Somewhere I had seen or read that the SE210s were markedly better sounding and for only $50 more put the earbuds in line with something costing double or triple the $150 US. I’m still searching for the link because I can’t find it as of this writing. Since the Apple store has a great return policy, I decided to return the SE110s and after a lot of back and forth and reading of product specs and online reviews. I debated over throwing down for the SE310s, but $249 seems rich and from most reviews, there isn’t much of a difference between the SE210s and SE310s. After talking with a store rep and confirming that if the SE210s sucked, I could return them for either a refund or an exchange and additional charge for something else.

Upon first insertion, it was clear that the SE210 is a much better product than the SE110. I listened to a quick selection of tracks from my iPhone using the factory-installed foam earpieces on the SE210s. Everything from jazz to electronic, dance to indie. I had found my replacement earphones. I listened to stuff mixed before digital music came along. Back in the day, engineers would bump up the treble/high-end on the final mix/master process because vinyl records lost some high end on playback. You can hear this on any track mixed before the mid 80s and without being remastered onto CD. Without any EQ settings in iTunes, I could immediately hear a level of detail and clarity in the music that neither the Bose nor the Vibe Duos had. It’s just a little cleaner and is highly subjective. Another listener might say that I was full of it and tell me that I’m insane to spend $50 more for a subjective possibility rather than a concrete proof. I could prattle on about specs like frequency response and dbs and how much is removed by using foam versus silicone. None of it matters too much to me. I can hear details in the music and still have my low end and sonic isolation. Done.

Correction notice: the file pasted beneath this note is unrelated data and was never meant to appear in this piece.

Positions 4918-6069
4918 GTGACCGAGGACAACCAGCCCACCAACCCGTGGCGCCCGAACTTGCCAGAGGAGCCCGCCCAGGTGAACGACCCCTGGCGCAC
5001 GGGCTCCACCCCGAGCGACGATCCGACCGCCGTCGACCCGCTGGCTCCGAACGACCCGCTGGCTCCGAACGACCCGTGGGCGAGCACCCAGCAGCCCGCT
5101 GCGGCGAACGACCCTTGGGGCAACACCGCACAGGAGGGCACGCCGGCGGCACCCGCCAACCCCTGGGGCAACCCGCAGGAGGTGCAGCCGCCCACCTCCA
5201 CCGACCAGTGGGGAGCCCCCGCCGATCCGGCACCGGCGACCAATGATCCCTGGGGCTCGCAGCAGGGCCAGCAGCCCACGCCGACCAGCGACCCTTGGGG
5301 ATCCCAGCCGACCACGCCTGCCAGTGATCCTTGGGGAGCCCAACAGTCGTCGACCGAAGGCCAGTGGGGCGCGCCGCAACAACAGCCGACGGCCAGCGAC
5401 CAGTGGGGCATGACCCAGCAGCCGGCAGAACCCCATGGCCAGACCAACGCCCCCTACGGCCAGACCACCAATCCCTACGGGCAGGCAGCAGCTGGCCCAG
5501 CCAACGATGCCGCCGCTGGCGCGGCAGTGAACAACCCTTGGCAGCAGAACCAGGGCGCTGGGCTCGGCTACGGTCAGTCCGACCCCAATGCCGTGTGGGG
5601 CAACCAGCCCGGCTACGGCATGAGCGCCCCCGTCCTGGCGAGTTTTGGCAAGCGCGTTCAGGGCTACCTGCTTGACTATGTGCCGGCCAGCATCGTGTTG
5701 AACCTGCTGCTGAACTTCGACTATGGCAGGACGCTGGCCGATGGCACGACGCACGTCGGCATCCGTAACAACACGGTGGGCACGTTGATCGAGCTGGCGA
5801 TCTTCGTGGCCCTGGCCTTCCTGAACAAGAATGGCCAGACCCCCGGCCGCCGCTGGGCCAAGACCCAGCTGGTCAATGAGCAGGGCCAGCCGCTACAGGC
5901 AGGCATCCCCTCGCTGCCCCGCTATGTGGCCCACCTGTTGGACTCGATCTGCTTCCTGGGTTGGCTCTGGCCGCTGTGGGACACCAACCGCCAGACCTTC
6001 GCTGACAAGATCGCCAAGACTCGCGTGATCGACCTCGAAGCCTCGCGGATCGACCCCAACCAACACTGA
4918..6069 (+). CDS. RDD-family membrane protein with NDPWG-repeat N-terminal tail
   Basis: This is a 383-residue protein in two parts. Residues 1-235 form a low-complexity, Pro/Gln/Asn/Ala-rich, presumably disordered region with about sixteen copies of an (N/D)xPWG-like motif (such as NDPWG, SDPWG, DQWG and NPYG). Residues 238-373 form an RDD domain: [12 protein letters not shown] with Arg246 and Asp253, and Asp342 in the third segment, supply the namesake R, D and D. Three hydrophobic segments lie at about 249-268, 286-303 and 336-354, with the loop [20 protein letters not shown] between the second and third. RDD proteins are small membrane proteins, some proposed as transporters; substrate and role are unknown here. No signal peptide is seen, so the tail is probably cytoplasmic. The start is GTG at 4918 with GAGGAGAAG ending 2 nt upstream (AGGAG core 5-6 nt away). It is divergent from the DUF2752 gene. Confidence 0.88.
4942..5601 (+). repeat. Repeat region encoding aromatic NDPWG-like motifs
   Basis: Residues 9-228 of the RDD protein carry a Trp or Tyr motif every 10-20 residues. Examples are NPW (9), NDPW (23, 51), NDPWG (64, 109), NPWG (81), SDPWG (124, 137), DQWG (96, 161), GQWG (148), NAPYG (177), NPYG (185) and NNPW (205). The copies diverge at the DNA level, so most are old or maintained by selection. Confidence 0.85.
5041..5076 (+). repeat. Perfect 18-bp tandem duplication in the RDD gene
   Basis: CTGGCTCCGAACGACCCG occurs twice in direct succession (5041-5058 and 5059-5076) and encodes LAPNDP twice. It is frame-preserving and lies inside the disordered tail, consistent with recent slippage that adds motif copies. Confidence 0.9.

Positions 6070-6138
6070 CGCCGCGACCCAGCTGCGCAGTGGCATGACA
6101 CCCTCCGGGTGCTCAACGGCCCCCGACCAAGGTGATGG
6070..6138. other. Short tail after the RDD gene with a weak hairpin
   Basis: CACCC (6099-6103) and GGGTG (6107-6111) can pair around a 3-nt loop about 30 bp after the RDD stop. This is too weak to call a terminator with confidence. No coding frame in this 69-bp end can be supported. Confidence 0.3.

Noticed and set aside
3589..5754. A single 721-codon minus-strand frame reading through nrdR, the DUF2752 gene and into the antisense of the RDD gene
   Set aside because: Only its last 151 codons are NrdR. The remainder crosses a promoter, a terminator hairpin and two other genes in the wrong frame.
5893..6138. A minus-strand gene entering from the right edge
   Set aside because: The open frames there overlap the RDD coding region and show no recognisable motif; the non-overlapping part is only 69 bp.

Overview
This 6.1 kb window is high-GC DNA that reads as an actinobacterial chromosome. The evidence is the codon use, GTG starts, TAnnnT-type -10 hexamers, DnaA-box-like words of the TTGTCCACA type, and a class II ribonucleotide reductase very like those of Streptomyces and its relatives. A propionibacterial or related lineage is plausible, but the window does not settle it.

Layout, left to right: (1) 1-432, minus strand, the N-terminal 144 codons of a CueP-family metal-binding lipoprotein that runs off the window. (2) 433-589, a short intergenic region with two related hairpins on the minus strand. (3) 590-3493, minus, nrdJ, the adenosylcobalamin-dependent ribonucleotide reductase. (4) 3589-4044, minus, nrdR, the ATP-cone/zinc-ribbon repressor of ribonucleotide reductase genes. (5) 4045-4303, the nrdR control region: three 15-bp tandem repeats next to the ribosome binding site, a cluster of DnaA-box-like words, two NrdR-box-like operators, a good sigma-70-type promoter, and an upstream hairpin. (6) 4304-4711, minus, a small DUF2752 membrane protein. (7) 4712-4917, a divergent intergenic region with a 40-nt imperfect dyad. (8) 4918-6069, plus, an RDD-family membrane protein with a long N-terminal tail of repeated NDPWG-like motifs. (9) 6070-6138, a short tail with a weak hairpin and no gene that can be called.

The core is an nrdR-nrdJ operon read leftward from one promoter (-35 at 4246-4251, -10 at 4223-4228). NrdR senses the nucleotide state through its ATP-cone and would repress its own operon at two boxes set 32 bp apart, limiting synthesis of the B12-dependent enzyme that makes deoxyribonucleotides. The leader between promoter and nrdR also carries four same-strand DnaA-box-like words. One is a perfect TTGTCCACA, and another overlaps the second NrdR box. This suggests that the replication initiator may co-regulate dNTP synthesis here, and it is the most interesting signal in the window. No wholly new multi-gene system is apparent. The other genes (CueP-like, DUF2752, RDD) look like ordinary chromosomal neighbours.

I have the foam pads (similar to earplugs that you squish and insert that expand inside the ear) that I can wear for hours without them falling out and with a substantial blockage of background noise. I’ve tested them with Heather yelling at me, with the vacuum running and outside with the dogs (Coco was barking and I couldn’t hear a damn thing but Charlie Haden’s bass on his duet with Pat Metheny). The earbuds also can produce all the insane low end from an artist like seizure drum n bass knob twiddler µ-Ziq’s Lunatic Harness as well. If I want, I can leave the earth behind and feel the groovy love of music deep inside my head. There is also a track called “Goodbye, Goodbye” off of µ-Ziq’s 1999 masterwork, Royal Astronomy. It’s a real woofer tester. Super super low end and then clicky high end bits that will test any setup to the extreme. It is awesome. And it sounds spectacular on the SE210s. So yes, I’m gushing.

Three things that won’t be drawbacks for me, but might for somebody else: 1) The cord assembly is in two parts and is bulkier than average. It feels solid to me, but might be a deal breaker; 2) The earphones go inside your ears, deeper than most earbuds. This takes some getting used to; 3) The default insertion has the cord from the earphones going up instead of down. On the plus side, you can look like Thom Yorke live with wires sticking out should you choose. One could also tuck the wire behind the ear and minimize the sounds caused by stuff like clothing and body parts touching the wires transmitting bumps to the ears. In practice, this isn’t as bad as it might appear. But it could be a deal-breaker for some.

The real test is going to be flying with these things. So far, I have high hopes. This is one of the better purchases I’ve made and I’m pretty stoked to have this option of audio reproduction in the arsenal.

Best ever: the wife can SCREAM at me and I hear absolutely nothing. Talk about hovering in zero-gravity beyond the Van Allen belt.

p.s. anybody from Shure or anywhere else want to send me a pair of higher end earphones to compare? Review units accepted gladly: djblurb [at] blurbomat [dot] com.